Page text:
Marrying your antithesis can be compelling and exciting in the beginning. However, when the novelty fades away, you may begin to doubt why you were attracted to such an opposite personality from your own. Qualities about your partner that were once endearing can now irritate you, causing endless conflict in your marriage. Despite this, there are plenty of ways you can keep and strengthen the connection of your introvert-extrovert marriage.
Most people make the assumption that all introverts have a quiet personality while extroverts are outgoing. However, this is not true for everyone. Do not box your partner in with stereotypes. In fact, being an introvert or extrovert is not based on individual behavior but rather how you garner mental and emotional strength. Introverts tend to require time alone, while extroverts thrive in social settings. Respect your partner's tendencies, but don't be afraid to stretch him or her sometimes. You — and your partner! — might be surprised.
The best way for an introvert-extrovert relationship to flourish is to learn to appreciate and tolerate each other's differences. Understanding that your spouse views the world in a different light than you is the key to harmony. Remove any idea of trying to change the person you love and instead honor his or her differences. For example, extroverts may feel very uncomfortable with the fact that their introverted partner needs time alone. An extrovert can easily misconstrue the situation as the introvert being rejecting of love and companionship. To the contrary, an introvert may just need that time to recharge so that he or she can give you the love you crave. If your relationship is to last long-term, being accepting of one another's individuality is essential.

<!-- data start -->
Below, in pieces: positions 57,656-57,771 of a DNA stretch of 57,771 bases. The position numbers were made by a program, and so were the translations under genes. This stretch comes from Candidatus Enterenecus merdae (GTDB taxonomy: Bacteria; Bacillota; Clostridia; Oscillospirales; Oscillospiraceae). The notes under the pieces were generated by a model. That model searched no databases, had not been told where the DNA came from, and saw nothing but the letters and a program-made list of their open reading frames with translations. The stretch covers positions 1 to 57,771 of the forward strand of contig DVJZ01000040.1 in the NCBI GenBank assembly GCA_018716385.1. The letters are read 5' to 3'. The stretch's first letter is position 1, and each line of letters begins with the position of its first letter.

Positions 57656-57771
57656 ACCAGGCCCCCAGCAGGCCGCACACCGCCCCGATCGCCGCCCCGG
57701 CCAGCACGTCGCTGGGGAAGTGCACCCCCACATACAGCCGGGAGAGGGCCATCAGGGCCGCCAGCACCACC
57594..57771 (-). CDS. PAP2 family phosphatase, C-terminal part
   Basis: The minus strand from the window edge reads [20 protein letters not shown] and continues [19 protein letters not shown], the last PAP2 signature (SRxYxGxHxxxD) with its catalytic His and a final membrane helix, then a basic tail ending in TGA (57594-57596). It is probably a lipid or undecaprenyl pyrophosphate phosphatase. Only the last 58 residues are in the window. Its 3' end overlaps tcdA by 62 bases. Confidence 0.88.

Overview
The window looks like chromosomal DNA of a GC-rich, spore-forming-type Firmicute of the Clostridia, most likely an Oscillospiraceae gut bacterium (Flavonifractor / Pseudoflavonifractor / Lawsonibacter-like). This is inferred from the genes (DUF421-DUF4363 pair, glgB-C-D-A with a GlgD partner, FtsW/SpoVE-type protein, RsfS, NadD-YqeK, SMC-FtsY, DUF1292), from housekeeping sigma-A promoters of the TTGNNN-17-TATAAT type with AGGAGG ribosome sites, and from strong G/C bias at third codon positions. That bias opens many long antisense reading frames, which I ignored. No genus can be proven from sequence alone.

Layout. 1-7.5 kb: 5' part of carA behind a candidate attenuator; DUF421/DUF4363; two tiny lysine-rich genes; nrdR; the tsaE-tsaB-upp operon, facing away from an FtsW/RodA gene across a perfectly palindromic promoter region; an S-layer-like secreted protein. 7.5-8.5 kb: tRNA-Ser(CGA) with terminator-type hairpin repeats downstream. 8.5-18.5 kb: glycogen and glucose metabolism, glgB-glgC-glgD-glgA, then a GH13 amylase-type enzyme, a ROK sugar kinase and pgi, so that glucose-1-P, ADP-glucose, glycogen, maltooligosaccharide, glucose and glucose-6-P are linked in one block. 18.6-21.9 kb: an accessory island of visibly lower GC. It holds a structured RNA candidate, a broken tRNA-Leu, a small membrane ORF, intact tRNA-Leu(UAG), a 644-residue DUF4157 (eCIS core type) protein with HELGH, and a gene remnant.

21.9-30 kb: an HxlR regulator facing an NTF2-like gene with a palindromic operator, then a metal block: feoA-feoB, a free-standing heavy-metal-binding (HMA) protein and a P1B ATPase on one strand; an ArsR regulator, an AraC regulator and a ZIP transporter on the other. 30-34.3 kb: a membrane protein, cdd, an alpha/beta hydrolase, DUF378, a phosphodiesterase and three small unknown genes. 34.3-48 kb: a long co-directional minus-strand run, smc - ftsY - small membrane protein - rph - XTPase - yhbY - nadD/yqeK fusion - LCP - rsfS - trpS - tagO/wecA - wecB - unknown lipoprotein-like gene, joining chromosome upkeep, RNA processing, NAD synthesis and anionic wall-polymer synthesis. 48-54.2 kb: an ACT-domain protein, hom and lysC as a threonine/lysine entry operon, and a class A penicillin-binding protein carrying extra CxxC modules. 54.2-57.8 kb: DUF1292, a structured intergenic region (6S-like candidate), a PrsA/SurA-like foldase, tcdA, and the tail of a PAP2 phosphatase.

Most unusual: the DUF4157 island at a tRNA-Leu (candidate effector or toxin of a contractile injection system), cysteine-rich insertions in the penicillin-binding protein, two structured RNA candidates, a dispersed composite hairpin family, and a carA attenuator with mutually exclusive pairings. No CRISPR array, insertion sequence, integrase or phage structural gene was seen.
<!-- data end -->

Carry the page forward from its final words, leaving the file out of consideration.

All couples need balance in their relationships. Because introverts and extroverts tend to think differently, compromise is imperative. Spouses must find ways to make sure that both of their needs are met. Discuss your needs and comfort levels with each other frequently, and try to approach the relationship from a standpoint of balance rather than of black and white. Although there will never be a completely even balance, it is worth trying.
Finding ways to balance competing needs is essential to keeping your bond strong. An extrovert may crave going to a rock concert, while an introvert may want to sit in the park and stare at the clouds. Both activities can be fun and fulfilling for both partners, and making sure that both sides get to do something they enjoy is key to long-term balance. Pursuing balance will frequently push you out of your comfort zone, but it also helps to keep your partner happy. Compromising like this is an excellent way of maintaining the connection you share, and you may discover new things to do that you both take pleasure in.
It is completely possible for an introvert and extrovert to have a successful, healthy marriage. All relationships require effort, and yours is no different.
Malini Bhatia is the founder and CEO of marriage.com, a website dedicated to providing value in every marriage, including resources, information and a community that supports healthy, happy marriages. Bhatia has global experience in international management and communications. She lives in Los Angeles with her husband of 11 years and two daughters.
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